Latin America Harvest Update:

Blueberry prices reach all-time highs

“As the South American blueberry season develops, a series of interesting factors are placing prices at historic highs in the world market,” in the words of Luciano Fiszman, of Gourmet Trading Company. "As a result of El Niño, volumes from Peru are considerably lower this season, which is causing a domino effect throughout the sector." Fiszman gives us an update on how the different blueberry-producing countries in South America are facing the difficulties and how importers and distributors are facing this situation.

Starting with Peru, this country is the most important producer of blueberries in the world. However, production volumes to date have dropped by 50 percent due to the strong impact of El Niño. "The warm pattern, which includes higher than normal temperatures in autumn and winter, has caused noticeable poor flowering in some varieties and regions." It has caused a shortage of Peruvian blueberries, which has translated into rising prices and uncertainty in the market. However, Peru remains the clear leader at this time of year.

Peru's productive decline presents opportunities for Argentina. “Favorable weather conditions, lower growing and harvesting costs, decent quality and, most importantly, improved prices have led to an increase in export shipments,” says Fiszman. "Argentina is helping to mitigate the shortage caused by Peru and everything indicates that it will have a promising season."

Although Mexico's main window is in spring, this country produces blueberries almost all year round in different regions. "Right now, Mexico's share of blueberries is small, but it is constant and the country supplies the market uninterruptedly." Mexico's proximity to the US market makes it the most natural supplier. "Producers relentlessly pursue the cash market and the fight for blue fruit can be distressing," notes Fiszman.

Chile has a consolidated blueberry sector and a diversity of producing regions. This country was, for many years, the predominant counterseasonal region, until it was displaced by Peru in recent years. Chile is expected to play an important role in filling the supply gap caused by the situation in Peru. Although Chile arrives on the market later in the season, it is the greatest opportunity to obtain reasonable volumes this counterseason campaign. “Gourmet Trading is known for its strong relationships with producers, and we are at the forefront of importing volume from Chile this season,” says Fiszman.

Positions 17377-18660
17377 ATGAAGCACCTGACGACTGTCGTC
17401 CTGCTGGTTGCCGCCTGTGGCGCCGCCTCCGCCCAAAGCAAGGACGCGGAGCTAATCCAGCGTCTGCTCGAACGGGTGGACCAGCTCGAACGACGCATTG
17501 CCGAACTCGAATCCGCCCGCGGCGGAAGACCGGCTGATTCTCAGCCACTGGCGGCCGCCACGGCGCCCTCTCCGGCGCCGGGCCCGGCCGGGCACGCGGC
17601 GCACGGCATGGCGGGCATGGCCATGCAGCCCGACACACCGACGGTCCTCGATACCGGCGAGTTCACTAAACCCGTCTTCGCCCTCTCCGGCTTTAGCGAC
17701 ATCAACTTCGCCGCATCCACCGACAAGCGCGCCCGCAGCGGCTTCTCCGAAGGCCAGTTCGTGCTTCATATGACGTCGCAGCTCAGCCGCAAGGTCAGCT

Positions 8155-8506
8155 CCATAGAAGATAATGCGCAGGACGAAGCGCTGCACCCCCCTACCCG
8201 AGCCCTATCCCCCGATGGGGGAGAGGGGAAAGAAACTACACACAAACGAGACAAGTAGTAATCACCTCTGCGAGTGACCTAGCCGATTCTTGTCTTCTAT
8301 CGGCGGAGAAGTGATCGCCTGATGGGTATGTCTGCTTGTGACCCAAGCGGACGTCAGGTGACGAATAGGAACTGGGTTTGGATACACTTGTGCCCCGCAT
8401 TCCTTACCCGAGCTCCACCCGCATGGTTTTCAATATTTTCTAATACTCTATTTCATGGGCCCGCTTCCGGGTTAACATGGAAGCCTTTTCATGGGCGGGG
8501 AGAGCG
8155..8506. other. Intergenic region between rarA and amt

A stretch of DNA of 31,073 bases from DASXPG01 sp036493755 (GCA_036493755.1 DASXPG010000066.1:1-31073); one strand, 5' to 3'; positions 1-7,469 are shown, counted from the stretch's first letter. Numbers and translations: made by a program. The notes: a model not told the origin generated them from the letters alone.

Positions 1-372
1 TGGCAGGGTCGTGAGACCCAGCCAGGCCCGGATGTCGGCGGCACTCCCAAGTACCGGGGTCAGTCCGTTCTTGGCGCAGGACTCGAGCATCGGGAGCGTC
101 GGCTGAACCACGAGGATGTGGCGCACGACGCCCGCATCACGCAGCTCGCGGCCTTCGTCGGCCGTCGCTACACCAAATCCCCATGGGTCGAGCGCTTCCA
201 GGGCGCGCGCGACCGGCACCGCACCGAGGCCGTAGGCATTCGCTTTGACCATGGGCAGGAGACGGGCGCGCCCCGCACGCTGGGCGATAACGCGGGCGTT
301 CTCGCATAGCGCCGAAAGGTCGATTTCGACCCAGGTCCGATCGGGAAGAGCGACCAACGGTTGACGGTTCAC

Market uncertainty and price adjustment
Although South American blueberry growers, importers and distributors are working diligently to meet demand, the unpredictability adds a layer of uncertainty. «It is not very clear when the market will receive a sufficient volume to satisfy the appetite for blueberries and players in the sector have to deal with the unpredictability of supply. This, in turn, affects the dynamics of prices,” explains Fiszman, who expects prices to adjust as soon as the market begins to receive greater volumes from Peru and Chile. «As more fruit becomes available, I think prices will reach a greater balance. The market will gradually stabilize as production levels equalize and immediate shortages are resolved. However, the big question is when this will happen.

Strategy modification
How has this changed Gourmet Trading Company's strategy for the imported blueberry season? “We have taken a proactive approach to addressing the challenges,” says Fiszman. «The fruit from Peru and Chile is received in bulk and packaged at destination. This ensures a constant supply and has also helped in packaging the correct formats just before loading orders for customers. In addition, the integrity of the product is protected by classifying fruits that should not be in a clamshell«.

«What also helps is the close collaboration we have with Chilean producers. That has given us a unique advantage. “We are one of the few companies already offering Chilean blueberries and these strong relationships will help us continue to supply high quality blueberries over the next five months, along with fruit from Peru and Mexico.”

In conclusion, the South American blueberry season faces challenges. However, the response of countries such as Argentina, Mexico and Chile is helping to maintain a sense of stability. “As the overseas season progresses, the industry will continue to find innovative ways to meet the growing demand for fresh blueberries,” concludes Fiszman.

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